Approach the end of June, there’s been a head of steam building behind the ITPB generating ‘Materials Protecting Society’ events, with the first of these taking place in September. We’ve written to the Mayor of London, Sadiq Khan, putting in a request to see if he would make an appearance to help publicise the sequence of events. Sadly with recent events both in London and Manchester, the need for engagement is no longer just driven by professional interest but also by the pressing needs of the public community.
The end of June saw a return to South Wales for a further visit to The Works Museum in Ebbw Vale. Through the Ebbw Vale Society, Sarah Boad and I also managed to get in to Coleg Gwent, the college of further education in Gwent, to see the courses being run. As a former apprentice myself, I am keen on creating a few opportunities for students to have the options for industrial placements. Coleg Gwent runs courses that feed into aero-engines, aeronautics, not to mention the materials industries. Plan that you will be hearing more of this in the future, and if you have any suggestions to help, please let me know.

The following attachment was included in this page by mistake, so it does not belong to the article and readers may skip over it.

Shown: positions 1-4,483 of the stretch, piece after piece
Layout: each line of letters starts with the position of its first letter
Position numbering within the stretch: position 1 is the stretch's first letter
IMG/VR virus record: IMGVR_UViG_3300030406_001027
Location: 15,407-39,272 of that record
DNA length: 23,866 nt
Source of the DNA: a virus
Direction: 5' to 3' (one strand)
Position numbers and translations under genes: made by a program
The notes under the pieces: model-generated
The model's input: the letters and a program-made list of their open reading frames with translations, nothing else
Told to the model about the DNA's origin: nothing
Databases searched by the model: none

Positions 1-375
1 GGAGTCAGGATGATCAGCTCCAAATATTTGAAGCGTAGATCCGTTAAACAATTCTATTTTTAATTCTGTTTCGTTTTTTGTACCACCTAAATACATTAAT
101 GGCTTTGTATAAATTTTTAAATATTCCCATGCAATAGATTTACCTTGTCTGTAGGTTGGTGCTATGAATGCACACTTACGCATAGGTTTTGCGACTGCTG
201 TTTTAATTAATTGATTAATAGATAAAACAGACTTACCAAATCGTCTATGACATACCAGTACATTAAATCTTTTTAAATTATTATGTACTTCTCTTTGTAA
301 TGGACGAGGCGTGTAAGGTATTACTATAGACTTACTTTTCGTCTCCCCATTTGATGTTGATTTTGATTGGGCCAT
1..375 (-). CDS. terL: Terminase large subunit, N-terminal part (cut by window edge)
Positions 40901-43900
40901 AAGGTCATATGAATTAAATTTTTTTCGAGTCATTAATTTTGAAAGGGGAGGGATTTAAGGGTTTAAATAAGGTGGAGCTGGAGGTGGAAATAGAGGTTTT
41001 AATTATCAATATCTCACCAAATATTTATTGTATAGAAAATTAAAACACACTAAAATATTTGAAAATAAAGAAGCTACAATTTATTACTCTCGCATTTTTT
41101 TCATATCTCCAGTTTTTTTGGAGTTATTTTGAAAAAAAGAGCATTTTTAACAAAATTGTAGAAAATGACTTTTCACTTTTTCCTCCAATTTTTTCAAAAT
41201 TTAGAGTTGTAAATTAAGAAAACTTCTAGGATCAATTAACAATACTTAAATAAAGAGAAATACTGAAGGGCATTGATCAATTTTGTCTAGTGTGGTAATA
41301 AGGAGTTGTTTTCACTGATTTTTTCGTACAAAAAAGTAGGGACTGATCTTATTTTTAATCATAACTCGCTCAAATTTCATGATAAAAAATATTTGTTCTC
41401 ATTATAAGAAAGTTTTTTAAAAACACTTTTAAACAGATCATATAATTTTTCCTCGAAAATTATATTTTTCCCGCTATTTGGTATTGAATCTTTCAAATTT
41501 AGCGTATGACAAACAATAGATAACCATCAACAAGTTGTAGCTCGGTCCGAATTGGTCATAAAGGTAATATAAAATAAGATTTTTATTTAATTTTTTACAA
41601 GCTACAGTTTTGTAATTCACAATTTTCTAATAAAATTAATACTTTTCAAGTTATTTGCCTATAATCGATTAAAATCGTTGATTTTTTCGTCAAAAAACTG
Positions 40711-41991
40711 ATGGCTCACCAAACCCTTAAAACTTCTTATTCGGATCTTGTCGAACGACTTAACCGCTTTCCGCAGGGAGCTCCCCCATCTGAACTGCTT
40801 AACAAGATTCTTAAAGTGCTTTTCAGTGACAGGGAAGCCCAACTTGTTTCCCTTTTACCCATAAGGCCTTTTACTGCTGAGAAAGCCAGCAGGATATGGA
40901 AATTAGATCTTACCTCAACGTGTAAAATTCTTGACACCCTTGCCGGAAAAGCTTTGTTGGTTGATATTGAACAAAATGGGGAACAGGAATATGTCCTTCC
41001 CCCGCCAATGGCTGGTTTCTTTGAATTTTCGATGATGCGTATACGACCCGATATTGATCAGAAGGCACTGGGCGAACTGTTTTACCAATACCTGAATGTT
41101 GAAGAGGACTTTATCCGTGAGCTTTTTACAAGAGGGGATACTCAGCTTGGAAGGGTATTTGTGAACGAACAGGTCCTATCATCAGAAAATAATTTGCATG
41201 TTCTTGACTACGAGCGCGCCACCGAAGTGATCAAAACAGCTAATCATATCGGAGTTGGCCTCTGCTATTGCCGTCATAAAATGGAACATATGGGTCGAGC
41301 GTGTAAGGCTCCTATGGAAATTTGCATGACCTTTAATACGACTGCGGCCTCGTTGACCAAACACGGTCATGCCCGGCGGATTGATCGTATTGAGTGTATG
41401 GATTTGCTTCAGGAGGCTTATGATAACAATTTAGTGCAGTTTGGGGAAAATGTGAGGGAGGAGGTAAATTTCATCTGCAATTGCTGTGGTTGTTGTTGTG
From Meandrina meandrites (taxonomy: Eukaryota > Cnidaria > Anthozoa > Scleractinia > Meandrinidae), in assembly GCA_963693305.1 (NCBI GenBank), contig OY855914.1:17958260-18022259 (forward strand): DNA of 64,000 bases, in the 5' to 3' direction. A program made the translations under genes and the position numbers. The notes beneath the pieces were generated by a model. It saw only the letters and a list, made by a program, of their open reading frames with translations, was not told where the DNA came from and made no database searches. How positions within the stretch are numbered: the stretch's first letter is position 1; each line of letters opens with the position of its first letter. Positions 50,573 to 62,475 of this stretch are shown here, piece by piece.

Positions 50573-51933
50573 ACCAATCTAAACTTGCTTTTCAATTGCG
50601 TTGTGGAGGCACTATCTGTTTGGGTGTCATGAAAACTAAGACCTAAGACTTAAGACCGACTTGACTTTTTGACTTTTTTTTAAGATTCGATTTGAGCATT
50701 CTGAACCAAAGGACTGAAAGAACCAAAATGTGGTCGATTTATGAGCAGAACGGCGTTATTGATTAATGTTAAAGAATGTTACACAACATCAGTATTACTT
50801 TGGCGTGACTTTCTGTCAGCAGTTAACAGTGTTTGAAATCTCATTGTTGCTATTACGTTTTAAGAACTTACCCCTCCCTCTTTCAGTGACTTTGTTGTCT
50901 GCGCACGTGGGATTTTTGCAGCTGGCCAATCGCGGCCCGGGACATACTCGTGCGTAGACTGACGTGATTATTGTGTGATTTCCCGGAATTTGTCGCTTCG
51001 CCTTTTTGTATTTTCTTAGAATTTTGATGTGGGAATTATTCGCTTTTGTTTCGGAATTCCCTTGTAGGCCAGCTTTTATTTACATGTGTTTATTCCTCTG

Attending the South Wales Materials Society dinner in Swansea with a large enthusiastic attendance and a chief guest and speaker, Mark Colbourne was both exciting and inspiring. The materials area is really humming, and as I left on the Saturday morning, I reflected on the level of energy in the area felt similar to Aberdeen in the mid-1980’s as North Sea oil and gas production climbed.
Looking to the second half of the year, divisions are getting their 297 Euston Road conferences underway. The first being the Energy Materials Lecture with Dame Sue Ion on 13 July. Please feel free to put your conference ideas forward through your division and the ITPB.
IOM3 activities are set to continue at a pace, with overseas visits planned for Australia and Russia, meetings and awards dinners. Not forgetting my pet project, student/apprentice industrial placement, which an application to the ITPB project fund will be made to get things underway.
Mr Martin C Cox, IOM3 President